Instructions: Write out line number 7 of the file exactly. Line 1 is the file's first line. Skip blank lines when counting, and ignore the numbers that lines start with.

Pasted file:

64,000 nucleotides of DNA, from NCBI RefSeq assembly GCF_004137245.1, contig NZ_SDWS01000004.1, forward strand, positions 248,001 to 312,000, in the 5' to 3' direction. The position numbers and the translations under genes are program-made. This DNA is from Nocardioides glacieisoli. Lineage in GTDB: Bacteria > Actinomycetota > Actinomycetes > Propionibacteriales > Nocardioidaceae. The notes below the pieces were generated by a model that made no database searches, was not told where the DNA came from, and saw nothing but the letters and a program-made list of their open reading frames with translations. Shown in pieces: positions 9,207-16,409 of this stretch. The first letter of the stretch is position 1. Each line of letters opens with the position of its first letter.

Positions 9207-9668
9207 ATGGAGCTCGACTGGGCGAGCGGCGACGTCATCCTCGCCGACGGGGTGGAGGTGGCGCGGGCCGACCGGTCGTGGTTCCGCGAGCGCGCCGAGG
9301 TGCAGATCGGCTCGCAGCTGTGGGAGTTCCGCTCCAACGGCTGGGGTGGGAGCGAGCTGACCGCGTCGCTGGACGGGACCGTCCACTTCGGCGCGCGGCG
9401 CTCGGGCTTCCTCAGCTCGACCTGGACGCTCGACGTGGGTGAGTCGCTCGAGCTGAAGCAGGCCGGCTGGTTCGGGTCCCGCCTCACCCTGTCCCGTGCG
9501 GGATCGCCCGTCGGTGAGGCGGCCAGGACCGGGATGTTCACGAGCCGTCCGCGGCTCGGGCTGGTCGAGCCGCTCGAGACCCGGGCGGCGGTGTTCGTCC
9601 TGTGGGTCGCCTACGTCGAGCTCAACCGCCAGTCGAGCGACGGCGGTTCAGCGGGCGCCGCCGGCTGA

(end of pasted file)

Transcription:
9601 TGTGGGTCGCCTACGTCGAGCTCAACCGCCAGTCGAGCGACGGCGGTTCAGCGGGCGCCGCCGGCTGA